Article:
Review: River Tales
- The first independent documentary from Luxembourg filmmaker Julie Schroell leaves a strong impression which reveals the talents of its director
In River Tales [+see also:
interview: Julie Schroell
film profile], there are no images of Daniel Ortega, president of Nicaragua for 14 years: denounced for his corruption and authoritarianism, he attempted to relaunch the senseless project of an interoceanic canal across the country to link the Atlantic and Pacific Oceans, to compete with his Panamanian neighbour. No images either of Chinese billionaire Wang Jing, president of the HKDN Nicaragua Canal Development. Heading this titanic project costing $40 billion like a modern pharaoh, Wang had long promised economic benefits for the country and its citizens, before disappearing in 2015 following the Chinese market crash. The dream of this canal using the water of the San Juan river goes back to 1524, while the conquistador Hernán Cortés saw it as the key to world domination…
Absent from the film, which was recently screened at the Luxembourg City Film Festival, the faces of these supposedly great men are nevertheless heavily felt in the film’s subtext. This is one of the strengths of the discourse built by Julie Schroell who always favours suggestion over frontal denunciation. She gives her eminently political (and environmentalist) documentary a lyrical tone, sometimes even evanescent, close to the fable. This is especially felt in the slow pans of the river, to the sound of a soft melody.
The San Juan river, which traverses the big majority of the country, is filmed like a calm, sometimes even peaceful expanse, but one that is definitely scarred. Once clear, its troubled waters are for the Nicaraguans of today the symbol of 500 years of colonisation and exploitation of natural resources. For the millions of residents who live on its shores, some of them fishermen but more often unemployed, San Juan also represents a constantly challenged future. Among the families followed by the director, one man leaves his home every week to go work in Costa Rica where the economic situation is more favourable. Under the simultaneously admiring and puzzled gaze of his son, this man gets on a boat with other workers victim of a situation outside of their control. In that context, how could future generations take back control of their country and traditions?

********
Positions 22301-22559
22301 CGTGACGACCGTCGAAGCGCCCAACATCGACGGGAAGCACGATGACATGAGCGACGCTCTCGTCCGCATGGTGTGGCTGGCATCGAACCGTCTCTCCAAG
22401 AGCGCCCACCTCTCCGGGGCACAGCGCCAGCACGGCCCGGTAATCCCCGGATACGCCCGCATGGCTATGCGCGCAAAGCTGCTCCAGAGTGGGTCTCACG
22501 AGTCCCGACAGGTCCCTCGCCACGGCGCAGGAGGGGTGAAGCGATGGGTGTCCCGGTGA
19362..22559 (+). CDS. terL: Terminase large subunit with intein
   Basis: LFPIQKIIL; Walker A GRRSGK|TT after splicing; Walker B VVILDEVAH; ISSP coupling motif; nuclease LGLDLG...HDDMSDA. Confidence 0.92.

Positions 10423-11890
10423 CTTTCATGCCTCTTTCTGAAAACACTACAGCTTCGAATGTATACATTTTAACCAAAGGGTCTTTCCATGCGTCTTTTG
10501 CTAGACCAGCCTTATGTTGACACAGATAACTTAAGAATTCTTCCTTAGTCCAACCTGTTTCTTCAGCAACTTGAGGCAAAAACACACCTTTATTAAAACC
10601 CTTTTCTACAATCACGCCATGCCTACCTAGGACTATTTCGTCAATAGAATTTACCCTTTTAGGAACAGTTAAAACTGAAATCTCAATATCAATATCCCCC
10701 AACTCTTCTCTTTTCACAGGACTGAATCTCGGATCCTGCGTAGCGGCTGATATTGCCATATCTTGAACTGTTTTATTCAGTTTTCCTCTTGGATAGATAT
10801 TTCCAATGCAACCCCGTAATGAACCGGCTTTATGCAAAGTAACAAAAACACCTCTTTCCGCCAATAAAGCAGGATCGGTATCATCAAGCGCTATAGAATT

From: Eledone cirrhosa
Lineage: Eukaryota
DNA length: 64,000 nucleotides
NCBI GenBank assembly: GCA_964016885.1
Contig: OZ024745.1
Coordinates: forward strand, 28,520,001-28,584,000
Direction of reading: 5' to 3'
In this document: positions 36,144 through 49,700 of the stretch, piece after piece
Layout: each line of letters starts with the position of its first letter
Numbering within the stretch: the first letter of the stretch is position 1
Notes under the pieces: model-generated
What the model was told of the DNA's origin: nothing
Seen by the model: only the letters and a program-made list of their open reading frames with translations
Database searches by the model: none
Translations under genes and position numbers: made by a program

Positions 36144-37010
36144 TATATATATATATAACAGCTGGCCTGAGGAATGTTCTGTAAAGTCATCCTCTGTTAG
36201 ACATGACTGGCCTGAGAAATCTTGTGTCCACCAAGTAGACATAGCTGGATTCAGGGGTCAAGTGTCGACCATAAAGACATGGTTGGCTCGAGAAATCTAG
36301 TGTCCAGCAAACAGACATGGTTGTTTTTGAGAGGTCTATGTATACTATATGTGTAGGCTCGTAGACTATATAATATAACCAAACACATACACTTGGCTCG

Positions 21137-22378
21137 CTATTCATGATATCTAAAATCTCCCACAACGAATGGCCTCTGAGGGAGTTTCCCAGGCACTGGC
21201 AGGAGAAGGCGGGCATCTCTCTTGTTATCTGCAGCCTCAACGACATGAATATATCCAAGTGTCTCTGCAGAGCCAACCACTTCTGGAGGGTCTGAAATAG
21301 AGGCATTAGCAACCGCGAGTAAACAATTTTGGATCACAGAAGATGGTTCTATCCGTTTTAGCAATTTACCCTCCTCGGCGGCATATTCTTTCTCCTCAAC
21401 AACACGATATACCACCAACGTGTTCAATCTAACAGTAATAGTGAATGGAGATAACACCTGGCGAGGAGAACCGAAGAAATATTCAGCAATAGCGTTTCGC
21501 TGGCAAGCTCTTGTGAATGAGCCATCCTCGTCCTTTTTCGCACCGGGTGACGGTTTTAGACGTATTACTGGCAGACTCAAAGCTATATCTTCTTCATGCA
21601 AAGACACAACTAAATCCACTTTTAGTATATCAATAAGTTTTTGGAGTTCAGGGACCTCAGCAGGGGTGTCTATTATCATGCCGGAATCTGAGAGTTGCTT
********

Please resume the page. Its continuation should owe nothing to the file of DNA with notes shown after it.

It is these young people spread across the borders of the river that Julie Schroell films with rare grace and gentleness. This new generation of men and women who are used to lies are the future of the country. River Tales gathers the faces of the children of the river at the precise moment where they are old enough to understand.
On location, the director met Yemn Jordan Taisigûe López, a theatre professor who set up, with young villagers, a play about the river’s history at the time of the Spanish conquests. The character is fascinating due to his sense for pedagogy and his knowledge of the country’s history. But the play rehearsals are most of all occasions to look for all the gestures revealing the birth of historical, social and political awareness in the young actors. Like this moment where a teenager puts on an indigenous costume to play his very distant ancestors: his pensive gaze reveals a sudden understanding of implications reaching far beyond the theatre play. We later find him lying down on the floor, his eyes closed, participating in an exercise which consists in imagining the virgin edges of the river before the arrival of the conquistadors: this sublime sequence — punctuated with images showing the water of the San Juan river plunged in the fog and the abundant forest — reveals on its own the film’s power. A barely concealed way to remind us that Nicaragua is the fourth country in the world to be the most threatened by climate change…
Produced by Jesus Gonzalez-Elvira of Calach Films, River Tales is what we might call a precious and necessary documentary. Its delicate and complex aesthetic also makes it a beautiful moment of cinema.
(Translated from French)
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